The hallmark of today's society are constant change, unpredictability and digital disruption. Companies must be nimble to manage this unpredictability because satisfying ever-changing needs more efficiently, swiftly and cost-effectively is what defines success.
Gaining a competitive advantage is the goal of agility. According to Deloitte, it's about improving a company's ability to "react to and capitalise on its changing operational environment." Being agile, according to McKinsey, involves a paradigm shift in which business and technology are no longer separated: it's all about digital change.
Cloud technology has played the most important role in assisting businesses in digitally transforming in order to stay competitive. Indeed, during the pandemic-induced lockdowns, which saw firms scrambling to facilitate remote working, cloud use skyrocketed.
Embracing the cloud allows for far more, yet it should be highlighted that the future of work will demand organisations to be flexible in where they operate, with hybrid work setups remaining viable options.
Cloud adoption, when done strategically, lays the groundwork for enterprise agility and helps it grow. It's the starting point for digital transformation, which can result in a 30 per cent increase in productivity, operational performance, staff engagement, and, as a result, customer satisfaction for flexible firms.
In the early days of cloud adoption, a Harvard Business Review survey identified cloud's ability to increase competitive advantage, which 74 per cent of business respondents have experienced.
With advancements in this enabling technology over time, the case for cloud's utility for businesses is only going to get stronger. Business management, which is at the heart of any company's decision-making process, is one area where it's most transformational.
A unified perspective of business activities is required for quick decision-making. This is possible with a cloud-based enterprise resource planning (ERP) solution. It links previously segregated areas of an organisation's operations (from accounting to warehouse management and more) in a safe, unified manner to give a company end-to-end, company-wide information. This is the way operations will be in the future.
Businesses of any size would profit from centralising business management systems on the cloud, which has both cost-cutting and growth-supporting benefits. The benefits of cloud-based ERP adoption are particularly significant for many small and medium-sized firms (SMEs) operating on tighter budgets, with less capital, in an increasingly competitive environment. The cost and time involved in manually updating the system to ensure data is kept up to date and security is maintained; the cost implications of scaling up, if necessary, should the organisation grow; and the staffing requirements and costs associated with overseeing and providing support for the system are just a few of the challenges that SMEs face with on-site ERPs.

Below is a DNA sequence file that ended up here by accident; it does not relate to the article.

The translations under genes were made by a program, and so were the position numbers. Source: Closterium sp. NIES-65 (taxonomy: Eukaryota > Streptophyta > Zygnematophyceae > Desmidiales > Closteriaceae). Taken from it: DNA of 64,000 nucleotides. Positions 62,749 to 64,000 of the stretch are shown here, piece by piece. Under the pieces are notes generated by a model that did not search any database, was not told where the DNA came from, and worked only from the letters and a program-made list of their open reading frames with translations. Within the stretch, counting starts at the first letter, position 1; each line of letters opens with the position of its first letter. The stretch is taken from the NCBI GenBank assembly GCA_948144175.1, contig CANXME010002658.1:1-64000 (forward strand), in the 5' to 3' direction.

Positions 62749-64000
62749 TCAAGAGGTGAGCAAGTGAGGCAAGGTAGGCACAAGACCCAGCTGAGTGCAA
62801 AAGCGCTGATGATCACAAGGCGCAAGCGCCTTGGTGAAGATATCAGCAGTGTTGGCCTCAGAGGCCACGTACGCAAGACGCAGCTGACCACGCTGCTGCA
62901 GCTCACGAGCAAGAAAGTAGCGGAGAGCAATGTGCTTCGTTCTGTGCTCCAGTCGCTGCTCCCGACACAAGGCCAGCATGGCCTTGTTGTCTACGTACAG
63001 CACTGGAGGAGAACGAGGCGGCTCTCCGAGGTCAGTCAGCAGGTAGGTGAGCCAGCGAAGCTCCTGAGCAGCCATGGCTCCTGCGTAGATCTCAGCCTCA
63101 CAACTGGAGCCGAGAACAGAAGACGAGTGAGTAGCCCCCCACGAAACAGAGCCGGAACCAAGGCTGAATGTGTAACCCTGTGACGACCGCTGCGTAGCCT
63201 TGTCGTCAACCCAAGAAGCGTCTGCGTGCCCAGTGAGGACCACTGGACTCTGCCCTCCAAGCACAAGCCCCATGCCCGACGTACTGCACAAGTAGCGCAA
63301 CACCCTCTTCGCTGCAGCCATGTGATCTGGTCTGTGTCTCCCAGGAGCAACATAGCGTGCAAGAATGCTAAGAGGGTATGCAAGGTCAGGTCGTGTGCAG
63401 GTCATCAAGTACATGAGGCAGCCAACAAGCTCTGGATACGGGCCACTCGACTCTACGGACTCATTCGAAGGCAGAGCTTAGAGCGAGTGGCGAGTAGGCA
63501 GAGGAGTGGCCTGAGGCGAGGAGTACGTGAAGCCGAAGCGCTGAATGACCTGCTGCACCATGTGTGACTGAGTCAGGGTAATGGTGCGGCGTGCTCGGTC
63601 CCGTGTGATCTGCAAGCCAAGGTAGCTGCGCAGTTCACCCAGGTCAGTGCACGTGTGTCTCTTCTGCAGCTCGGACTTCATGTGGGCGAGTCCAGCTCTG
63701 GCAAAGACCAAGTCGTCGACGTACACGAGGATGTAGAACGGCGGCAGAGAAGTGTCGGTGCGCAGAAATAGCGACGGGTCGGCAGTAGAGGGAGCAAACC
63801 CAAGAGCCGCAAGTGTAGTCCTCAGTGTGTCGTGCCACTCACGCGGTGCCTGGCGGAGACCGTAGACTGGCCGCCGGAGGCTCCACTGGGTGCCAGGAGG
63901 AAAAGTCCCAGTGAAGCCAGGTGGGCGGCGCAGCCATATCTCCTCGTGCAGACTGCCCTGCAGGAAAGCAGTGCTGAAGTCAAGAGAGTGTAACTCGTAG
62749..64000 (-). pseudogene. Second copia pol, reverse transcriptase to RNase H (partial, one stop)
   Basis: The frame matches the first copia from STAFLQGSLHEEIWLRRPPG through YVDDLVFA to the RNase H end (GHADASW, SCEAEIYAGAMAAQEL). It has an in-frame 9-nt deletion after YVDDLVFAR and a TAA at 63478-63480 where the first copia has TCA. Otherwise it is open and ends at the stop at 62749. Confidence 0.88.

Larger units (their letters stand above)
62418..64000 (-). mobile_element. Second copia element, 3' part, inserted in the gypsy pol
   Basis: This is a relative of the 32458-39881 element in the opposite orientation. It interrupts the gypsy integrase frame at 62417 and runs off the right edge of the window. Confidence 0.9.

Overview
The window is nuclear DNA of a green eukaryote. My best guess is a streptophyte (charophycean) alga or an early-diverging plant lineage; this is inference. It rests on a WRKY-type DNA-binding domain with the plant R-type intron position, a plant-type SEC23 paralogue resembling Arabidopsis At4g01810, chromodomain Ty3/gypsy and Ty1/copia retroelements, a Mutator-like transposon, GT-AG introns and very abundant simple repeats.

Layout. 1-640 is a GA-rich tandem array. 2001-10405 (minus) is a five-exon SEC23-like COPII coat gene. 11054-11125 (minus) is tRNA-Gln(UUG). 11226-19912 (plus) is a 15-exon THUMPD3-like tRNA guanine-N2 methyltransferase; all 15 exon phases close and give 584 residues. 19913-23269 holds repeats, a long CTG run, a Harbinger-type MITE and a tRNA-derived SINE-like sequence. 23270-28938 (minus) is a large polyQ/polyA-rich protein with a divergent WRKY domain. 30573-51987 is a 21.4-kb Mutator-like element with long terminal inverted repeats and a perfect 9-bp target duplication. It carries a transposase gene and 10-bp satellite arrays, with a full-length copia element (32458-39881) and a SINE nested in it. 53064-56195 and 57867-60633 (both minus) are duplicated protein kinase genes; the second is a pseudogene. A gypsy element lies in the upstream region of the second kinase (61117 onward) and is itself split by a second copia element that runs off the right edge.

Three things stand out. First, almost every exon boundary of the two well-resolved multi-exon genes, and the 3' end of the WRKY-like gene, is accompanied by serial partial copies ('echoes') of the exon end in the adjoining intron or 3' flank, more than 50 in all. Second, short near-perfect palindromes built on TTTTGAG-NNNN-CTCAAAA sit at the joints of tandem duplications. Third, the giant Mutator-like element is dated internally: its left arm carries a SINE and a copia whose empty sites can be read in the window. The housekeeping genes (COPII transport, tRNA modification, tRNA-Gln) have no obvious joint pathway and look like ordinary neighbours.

When an ERP is relocated to the cloud and managed by a single, reputable service provider who can guarantee 24-hour assistance, these restrictions are removed.
A global research done by Forrester last year bears witness to this. It looked at the financial implications of switching to platforms such as Microsoft's cloud-based Dynamics 365 Business Central, a comprehensive business management system. The requirement for new hires was decreased by 10 per cent, while operational flow increased by eight per cent, according to the findings.
Many factors contributed to the savings, including fewer support people, lower license fees and infrastructure, and the ability to replace third-party reports with more granular internally derived reports.
Benefits not quantified in the study but still significant included a further streamlining of operations due to easy integration with other Microsoft solutions, as well as real-time visibility of key business data and metrics.
These enables proactive, efficient decision-making by making timely decisions using comprehensive, real-time reporting, embedded analytics, and AI-driven insights.
Being able to use the same ERP capabilities as larger organisations without having to invest a large sum of money in on-site infrastructure and specialised IT teams is a huge plus for SMEs, especially in this economic climate.
An SME can swiftly scale up or down based on operational or budgetary needs using a cloud-based ERP. In other words, this solution can expand or decrease in response to the needs of the company, which is critical in times of upheaval when flexibility is required.
Maher Al-Khaiyat, is regional business applications director for Microsoft MEA